The Curious Charms of Arthur Pepper: A Novel

  • By Phaedra Patrick
  • MIRA
  • 336 pp.
  • Reviewed by Erika Swyler
  • April 27, 2016

A delightful, occasionally uneven story of a widower who comes of age through grief

In Phaedra Patrick’s thoughtful debut, The Curious Charms of Arthur Pepper, Arthur Pepper, 69, has been widowed for a year. He is comfortable in his mourning but has reached the point at which it must end, one way or another. His children and neighbors are concerned, and their worry is beginning to make him uncomfortable. If there is anything he dislikes, it’s making himself or others uncomfortable.

Determined to start moving on, Arthur begins to clear out his deceased wife, Miriam’s, clothing. While doing so, he discovers a charm bracelet she had hidden away, the titular charms that lead Arthur on a journey to learn about the woman his wife was before she married him.

The book relies on a straightforward quest conceit. Each charm has a story for Arthur to unravel, and by journey’s end, he will either understand his wife more or know her less. It is, in some ways, an expected voyage of self-discovery, a marked progression through the stages of grief, and yet it would be wrong to dismiss the work so lightly.

The joy — and it is difficult to refrain from saying charm — lies in Patrick’s execution. Arthur Pepper is delightfully rendered through his interactions, or lack thereof, with the world. He’s a friendly, familiar hero, a slightly bewildered English grandfather so endearing that we’re more than willing to follow him through his late-in-life coming-of-age.

Arthur’s quest begins with a small elephant charm, which handily (rather too much so) has a phone number engraved on it. The number belongs to Rajesh Mehra, a man in India to whom Miriam had been a nanny. Arthur didn’t know his wife had ever lived in India.

Now middle-aged, Rajesh reveals he had a terrible childhood crush on Miriam, which ended in disaster. It’s a variety of love that Arthur, having met Miriam as an adult, couldn’t experience. Rajesh leaves Arthur with a former address for Miriam, which is, again, a convenient clue as to the next charm on the bracelet, and Arthur’s next port of call.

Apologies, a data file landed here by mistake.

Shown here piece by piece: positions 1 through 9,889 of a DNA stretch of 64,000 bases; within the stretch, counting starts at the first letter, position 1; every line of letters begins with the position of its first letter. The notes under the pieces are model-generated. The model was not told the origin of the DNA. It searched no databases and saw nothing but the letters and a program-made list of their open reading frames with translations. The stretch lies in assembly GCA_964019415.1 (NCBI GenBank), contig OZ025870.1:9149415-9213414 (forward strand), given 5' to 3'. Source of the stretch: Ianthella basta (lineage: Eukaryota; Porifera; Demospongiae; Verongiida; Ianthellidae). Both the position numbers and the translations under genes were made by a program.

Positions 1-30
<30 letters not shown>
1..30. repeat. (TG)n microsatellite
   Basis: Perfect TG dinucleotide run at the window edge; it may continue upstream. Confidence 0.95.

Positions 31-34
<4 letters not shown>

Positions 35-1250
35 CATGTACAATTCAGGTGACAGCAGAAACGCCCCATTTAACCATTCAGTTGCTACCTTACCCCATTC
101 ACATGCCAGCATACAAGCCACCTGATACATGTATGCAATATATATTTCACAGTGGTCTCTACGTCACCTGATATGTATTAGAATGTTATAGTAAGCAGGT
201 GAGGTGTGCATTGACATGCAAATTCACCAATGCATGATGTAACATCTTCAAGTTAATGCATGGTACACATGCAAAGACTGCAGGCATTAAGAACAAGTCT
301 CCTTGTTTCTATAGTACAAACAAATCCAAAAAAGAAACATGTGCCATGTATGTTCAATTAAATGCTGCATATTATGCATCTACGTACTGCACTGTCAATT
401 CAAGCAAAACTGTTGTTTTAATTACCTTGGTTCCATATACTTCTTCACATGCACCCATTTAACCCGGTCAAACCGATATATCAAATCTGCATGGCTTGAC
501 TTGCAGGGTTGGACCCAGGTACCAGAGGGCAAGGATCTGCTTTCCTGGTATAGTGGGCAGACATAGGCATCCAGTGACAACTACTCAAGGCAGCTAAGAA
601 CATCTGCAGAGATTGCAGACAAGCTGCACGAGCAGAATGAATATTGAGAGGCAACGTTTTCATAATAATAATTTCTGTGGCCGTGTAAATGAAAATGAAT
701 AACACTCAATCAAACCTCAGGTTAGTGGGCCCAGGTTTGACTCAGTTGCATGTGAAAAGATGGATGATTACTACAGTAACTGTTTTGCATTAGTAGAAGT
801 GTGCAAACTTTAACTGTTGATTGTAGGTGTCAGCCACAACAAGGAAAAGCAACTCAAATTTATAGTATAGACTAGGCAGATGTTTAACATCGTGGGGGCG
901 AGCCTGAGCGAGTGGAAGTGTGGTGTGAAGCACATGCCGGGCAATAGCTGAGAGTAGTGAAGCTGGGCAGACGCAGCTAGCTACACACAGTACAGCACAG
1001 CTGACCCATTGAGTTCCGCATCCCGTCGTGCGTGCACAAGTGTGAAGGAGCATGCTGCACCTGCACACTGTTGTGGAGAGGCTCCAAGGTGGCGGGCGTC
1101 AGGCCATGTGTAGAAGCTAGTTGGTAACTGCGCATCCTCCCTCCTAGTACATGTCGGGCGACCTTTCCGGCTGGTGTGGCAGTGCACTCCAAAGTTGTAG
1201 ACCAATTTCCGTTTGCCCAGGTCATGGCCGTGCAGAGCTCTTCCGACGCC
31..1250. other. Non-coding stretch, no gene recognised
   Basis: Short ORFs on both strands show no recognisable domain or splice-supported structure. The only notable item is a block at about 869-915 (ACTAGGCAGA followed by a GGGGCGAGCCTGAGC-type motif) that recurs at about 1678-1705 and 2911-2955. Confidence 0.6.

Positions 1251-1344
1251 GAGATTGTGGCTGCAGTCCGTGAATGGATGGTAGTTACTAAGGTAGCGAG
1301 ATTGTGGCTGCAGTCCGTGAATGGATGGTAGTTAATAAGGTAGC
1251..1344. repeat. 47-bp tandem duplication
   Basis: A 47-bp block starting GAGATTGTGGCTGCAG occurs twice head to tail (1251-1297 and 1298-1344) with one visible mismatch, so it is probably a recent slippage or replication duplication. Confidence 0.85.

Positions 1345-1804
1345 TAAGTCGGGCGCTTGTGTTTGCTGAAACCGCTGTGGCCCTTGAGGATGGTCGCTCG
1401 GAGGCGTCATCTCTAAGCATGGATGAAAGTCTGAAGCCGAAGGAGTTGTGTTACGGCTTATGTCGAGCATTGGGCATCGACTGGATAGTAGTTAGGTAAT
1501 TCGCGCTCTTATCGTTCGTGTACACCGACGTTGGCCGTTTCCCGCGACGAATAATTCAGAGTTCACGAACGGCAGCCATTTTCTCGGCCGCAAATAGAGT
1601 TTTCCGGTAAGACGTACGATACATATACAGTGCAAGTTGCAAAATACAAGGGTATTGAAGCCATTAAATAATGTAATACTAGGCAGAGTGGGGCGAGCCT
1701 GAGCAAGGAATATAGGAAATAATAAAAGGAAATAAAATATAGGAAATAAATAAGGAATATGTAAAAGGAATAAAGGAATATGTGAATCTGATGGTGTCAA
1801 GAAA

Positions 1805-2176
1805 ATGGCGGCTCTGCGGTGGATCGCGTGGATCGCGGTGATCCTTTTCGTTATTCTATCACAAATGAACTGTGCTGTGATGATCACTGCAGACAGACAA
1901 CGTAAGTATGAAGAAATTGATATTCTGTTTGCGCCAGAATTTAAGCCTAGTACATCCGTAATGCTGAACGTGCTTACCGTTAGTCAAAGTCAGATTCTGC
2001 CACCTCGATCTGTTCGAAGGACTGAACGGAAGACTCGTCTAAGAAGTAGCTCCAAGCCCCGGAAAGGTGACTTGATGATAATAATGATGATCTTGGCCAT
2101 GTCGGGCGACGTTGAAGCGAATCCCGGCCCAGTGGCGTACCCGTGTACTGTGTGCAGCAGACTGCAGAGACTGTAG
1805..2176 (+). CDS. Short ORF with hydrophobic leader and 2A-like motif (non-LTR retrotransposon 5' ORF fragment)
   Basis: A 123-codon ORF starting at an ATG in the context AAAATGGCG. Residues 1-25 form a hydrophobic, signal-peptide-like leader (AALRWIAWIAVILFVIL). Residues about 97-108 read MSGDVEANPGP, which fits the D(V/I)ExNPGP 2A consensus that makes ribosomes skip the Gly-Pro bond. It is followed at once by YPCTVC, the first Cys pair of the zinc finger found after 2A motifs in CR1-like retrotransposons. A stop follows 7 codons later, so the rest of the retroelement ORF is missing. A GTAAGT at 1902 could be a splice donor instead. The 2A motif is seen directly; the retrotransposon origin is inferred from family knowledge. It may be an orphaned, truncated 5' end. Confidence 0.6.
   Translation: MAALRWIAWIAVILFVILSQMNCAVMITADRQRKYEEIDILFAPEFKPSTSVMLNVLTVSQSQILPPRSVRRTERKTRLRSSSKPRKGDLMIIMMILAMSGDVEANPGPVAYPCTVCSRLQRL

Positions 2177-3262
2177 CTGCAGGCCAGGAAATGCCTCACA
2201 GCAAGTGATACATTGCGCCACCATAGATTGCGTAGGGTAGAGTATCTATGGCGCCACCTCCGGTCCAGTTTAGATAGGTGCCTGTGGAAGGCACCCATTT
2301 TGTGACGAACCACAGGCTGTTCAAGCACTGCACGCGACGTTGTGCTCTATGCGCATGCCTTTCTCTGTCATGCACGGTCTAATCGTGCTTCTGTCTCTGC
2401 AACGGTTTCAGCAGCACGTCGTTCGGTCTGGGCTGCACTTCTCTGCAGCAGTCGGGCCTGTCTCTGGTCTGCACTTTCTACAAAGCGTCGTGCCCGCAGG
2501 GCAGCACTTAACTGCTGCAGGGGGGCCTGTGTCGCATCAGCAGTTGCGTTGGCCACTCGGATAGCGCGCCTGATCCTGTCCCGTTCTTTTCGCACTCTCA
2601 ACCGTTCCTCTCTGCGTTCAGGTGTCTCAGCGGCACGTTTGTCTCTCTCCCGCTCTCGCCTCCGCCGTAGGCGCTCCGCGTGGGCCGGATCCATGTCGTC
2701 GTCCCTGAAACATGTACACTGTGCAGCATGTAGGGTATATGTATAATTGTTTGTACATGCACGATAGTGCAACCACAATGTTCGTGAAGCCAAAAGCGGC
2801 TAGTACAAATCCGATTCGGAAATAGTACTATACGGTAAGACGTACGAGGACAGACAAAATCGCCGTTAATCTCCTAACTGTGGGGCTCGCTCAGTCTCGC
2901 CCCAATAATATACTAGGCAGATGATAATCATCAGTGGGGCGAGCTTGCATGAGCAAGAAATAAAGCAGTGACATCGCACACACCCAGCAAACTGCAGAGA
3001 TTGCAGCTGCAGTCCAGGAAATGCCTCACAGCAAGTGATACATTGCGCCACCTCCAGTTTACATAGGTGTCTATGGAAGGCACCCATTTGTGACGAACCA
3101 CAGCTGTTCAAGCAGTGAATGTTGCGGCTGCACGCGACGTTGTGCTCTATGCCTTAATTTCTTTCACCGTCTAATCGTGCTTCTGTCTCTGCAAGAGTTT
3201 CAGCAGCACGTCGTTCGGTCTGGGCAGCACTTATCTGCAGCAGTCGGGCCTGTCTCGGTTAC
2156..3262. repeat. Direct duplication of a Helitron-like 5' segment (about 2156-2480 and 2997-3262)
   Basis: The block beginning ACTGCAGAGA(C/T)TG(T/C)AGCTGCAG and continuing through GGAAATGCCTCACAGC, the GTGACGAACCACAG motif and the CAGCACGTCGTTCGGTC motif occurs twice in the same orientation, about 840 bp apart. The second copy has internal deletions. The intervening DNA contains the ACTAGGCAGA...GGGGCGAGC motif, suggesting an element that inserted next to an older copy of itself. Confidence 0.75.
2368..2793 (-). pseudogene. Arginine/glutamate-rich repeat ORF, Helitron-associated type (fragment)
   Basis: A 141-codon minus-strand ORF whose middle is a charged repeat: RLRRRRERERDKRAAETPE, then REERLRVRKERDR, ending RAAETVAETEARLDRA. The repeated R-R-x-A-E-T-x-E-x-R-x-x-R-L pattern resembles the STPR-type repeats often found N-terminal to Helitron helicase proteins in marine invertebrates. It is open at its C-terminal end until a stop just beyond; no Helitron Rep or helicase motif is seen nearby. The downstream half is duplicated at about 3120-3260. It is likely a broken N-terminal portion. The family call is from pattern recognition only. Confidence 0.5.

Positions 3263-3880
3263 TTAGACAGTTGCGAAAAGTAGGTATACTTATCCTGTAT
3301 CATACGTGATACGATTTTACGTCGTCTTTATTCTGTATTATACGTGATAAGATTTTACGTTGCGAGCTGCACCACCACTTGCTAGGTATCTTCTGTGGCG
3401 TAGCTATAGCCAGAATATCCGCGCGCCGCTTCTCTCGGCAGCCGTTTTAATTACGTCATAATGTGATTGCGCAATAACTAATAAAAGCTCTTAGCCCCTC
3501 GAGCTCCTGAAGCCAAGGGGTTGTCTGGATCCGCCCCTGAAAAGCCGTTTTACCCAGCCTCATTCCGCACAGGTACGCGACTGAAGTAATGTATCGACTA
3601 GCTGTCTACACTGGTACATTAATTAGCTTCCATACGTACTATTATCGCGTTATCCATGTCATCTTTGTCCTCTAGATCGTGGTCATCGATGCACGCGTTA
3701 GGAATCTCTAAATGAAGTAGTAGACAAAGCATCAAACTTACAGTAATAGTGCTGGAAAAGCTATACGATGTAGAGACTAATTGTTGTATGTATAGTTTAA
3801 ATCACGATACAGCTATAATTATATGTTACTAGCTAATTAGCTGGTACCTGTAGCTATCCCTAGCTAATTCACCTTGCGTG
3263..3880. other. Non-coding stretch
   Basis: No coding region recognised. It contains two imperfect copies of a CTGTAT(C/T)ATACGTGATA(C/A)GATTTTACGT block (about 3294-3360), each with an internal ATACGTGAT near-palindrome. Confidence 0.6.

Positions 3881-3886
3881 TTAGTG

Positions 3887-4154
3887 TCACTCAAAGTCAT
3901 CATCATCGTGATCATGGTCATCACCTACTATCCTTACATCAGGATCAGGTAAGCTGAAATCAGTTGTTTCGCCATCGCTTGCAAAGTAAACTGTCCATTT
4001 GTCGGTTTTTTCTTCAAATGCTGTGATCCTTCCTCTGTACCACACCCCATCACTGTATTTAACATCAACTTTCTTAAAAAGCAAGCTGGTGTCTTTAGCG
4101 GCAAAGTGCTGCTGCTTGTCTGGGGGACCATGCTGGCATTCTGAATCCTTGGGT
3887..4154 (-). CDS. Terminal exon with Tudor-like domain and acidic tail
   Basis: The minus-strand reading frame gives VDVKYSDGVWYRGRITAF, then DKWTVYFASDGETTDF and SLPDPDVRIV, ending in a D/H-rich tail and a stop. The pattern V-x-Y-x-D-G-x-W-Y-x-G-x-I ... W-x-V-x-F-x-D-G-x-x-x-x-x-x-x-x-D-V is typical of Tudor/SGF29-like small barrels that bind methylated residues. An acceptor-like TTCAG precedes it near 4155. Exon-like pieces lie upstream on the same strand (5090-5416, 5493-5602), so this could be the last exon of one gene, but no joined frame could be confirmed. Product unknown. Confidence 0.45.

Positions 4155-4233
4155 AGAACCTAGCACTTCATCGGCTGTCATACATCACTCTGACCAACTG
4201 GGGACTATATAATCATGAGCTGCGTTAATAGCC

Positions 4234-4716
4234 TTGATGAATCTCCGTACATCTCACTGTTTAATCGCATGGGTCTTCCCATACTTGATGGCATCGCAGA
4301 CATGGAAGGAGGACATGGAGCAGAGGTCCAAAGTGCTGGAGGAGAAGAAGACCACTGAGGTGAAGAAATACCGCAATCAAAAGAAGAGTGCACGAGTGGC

If each clue leading from charm to charm feels too easy, it’s the sort of detail that can be overlooked when considering the richness of the stories connected to each charm. At every juncture, Arthur encounters a different permutation of love: a young man infatuated with his nanny; an eccentric older man with his younger wife who stayed by his side through drugs, bohemian orgies, and loss of fortune; a May/December homosexual relationship; artist and muse; young love cut short by death; and a single, older woman married to her work.

Confronted with these varied connections, and in light of what he viewed as his stable, somewhat staid marriage, Arthur asks a question that has haunted every relationship: Was I enough?

The temptation is to approach the book blithely, as the prose has a cheerful bounce and at times even veers into slapstick comedy (there is memorable scene between Arthur, his luggage, and a shrub), But Patrick is at her best when focused on love’s bleaker outcomes. The book achieves something of a gut punch: What if the relationship that keeps us alive is destroying the other person in it? It’s a deft bit of work.

The book stumbles at moments into being too on-the-nose. Arthur has the tendency to point out exactly what he’s doing, just in case the reader has missed it. “‘I am learning more about myself, too,’ he admitted. ‘With each person I encounter, with each story I hear, I feel as if I am changing and growing. And maybe others benefit a little from meeting me also.’”

Moments like these jolt the reader out of the narrative. There is also a subplot involving Arthur’s daughter, Lisa, who is recovering from a tragedy of her own. Lisa’s struggle gives light to the reasons behind the strained relationship between Arthur and his children since Miriam’s death, but her chapters feel like a diversion from Arthur’s story rather than a fully realized arc.

Miriam, the late wife and subject of so many questions, is never fully revealed. While the book hinges its plot on discovering who she was, Miriam herself is not defined. Instead, we discover the ways in which people loved her.

Ultimately, this is Arthur’s book, and perhaps it is better for the focus of his desire to remain oblique in exchange for an emerging clarity about himself. These are Arthur Pepper’s charms, not Miriam’s, and Arthur is a delightful character indeed. One leaves the book wishing he’d add a charm for himself.

Erika Swyler lives and writes in Long Island, NY. Her novel, The Book of Speculation, was one of BuzzFeed’s 24 Best Fiction Books of 2015, a 2015 Barnes & Noble Discover Great New Writers selection, an Indie Next List selection, and one of Amazon’s Best Debuts of 2015. Follow her on twitter at @erikaswyler.

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